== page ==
And air in the tires? Sure, if you want to check it yourself over there at the side of the station, but you need the correct coins. Air, in Scotland, comes at a price.

What I love about God is that I can slip into my prayer alcove, slump or lounge or sit up straight and ask him to simply, ‘fill ‘er up’. He just loves that, I think: for us to come to him with no prayer agenda, no particular requests, just to sit down and wait for him to speak to us – maybe through the Bible, maybe through our senses, imaginations, or a still small voice in our inner beings  - to refill our empty tanks, to clean the lenses of our vision, to fill us again with the breath of his Holy Spirit. 

Mindfulness has all the attention right now, being incorporated into school and work schedules, being touted by the rich and famous, but in fact, Christians have known about the benefits of individual time apart, in silence, waiting, for eons.

Don’t run on empty today. Ask the Lord to ‘fill ‘er up’.

Tuesday, 25 February 2014

Bless you!

Bless me!

A couple of years ago, we hosted a friend/colleague of Jamie’s, a young man from India named something like Sagai. He was a very pleasant young man. When we walked him out to the car in the morning to say our goodbyes, Sagai came over to me, bowed his head, and said, simply, ‘Bless me, Mother’.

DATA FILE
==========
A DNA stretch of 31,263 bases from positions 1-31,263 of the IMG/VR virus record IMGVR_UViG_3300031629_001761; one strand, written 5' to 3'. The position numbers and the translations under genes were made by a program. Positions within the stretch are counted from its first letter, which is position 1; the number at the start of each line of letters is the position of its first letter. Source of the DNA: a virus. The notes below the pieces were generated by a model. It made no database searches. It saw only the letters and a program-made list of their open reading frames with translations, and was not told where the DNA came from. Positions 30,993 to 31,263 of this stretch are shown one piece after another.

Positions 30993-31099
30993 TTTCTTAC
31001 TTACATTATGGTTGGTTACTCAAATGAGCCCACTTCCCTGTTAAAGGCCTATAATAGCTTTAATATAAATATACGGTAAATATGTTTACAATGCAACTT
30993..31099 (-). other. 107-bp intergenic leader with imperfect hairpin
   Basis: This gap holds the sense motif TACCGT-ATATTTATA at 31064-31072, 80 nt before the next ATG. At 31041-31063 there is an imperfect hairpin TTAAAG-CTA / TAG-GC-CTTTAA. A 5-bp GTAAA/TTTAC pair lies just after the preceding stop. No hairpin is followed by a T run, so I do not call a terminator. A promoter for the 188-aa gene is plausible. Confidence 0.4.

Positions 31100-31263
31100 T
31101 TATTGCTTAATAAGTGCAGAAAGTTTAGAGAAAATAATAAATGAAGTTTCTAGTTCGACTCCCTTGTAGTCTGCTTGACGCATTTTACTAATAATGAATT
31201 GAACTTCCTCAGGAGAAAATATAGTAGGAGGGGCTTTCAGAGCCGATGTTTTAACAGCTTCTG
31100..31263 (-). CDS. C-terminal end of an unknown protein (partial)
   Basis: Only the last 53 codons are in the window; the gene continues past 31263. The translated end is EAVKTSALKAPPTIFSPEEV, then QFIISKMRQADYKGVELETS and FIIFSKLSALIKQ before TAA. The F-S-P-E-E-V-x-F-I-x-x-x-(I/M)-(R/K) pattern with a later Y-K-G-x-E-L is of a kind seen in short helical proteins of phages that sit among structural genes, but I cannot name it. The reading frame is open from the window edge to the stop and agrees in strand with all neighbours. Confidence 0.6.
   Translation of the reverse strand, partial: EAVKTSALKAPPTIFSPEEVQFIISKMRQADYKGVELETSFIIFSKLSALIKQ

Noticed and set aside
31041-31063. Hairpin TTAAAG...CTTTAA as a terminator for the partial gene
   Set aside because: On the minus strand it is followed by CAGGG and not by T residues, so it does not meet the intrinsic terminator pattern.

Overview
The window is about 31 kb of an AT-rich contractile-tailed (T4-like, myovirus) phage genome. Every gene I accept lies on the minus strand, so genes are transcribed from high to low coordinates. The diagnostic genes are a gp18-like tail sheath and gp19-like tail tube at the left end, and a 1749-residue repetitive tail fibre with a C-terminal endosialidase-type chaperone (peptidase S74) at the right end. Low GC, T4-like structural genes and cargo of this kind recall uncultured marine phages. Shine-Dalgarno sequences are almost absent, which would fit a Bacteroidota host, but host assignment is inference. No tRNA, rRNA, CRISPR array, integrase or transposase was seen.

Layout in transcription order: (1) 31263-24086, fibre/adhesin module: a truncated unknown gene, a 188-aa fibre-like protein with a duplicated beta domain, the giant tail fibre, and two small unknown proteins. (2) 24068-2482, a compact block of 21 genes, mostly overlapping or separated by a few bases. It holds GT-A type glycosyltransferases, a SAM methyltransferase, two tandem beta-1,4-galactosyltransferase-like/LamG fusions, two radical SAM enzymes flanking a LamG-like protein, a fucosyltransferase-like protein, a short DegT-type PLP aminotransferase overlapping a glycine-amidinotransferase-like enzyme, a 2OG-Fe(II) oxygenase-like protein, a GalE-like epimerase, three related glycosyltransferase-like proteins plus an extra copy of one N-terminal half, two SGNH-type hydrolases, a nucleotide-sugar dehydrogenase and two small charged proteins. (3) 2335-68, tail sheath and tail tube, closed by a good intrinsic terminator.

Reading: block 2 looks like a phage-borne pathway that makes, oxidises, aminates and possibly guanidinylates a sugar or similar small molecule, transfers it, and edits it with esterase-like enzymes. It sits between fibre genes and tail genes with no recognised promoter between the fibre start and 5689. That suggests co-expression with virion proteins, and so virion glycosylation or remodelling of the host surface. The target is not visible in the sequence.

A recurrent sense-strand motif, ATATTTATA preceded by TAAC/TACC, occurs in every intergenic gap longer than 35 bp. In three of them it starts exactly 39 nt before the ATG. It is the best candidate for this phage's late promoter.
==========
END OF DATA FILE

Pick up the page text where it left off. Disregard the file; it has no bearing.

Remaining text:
I was so taken aback by this that my mouth sort of dropped open (I imagine). I glanced at Jamie who nodded his head to encourage me to go for it. I put my hands on his head and prayed a blessing over him, but wished I’d had a little time to gather my thoughts before being invited to do such an important thing. 

When I’d finished, Sagai went to Don and repeated the action, bowing his head, and saying ‘Bless me, Father’. 

We live in a youth culture, where growing old is not valued. It strikes me that though I would say I’m not resisting growing older, I know that my self-image is of someone much younger than I am. So when I was asked to give a blessing, I felt like giggling – as if I were sort of fraudulently claiming a wisdom of years and even perhaps a stature which I hadn’t yet amassed nor earned.

And yet I have. I am older. I have had a lot of experience. I have learned one or two things during my lifetime and may have a few words of wisdom to impart. I certainly know God better now than I did in my youth, and believe that a blessing is more than just form. There is substance there. 

I just read the account in Genesis of Jacob wrestling all night with ‘a man’ who, he discovers at the end of the night, is God. His plea then is, ‘Bless me! Don’t go until you bless me!’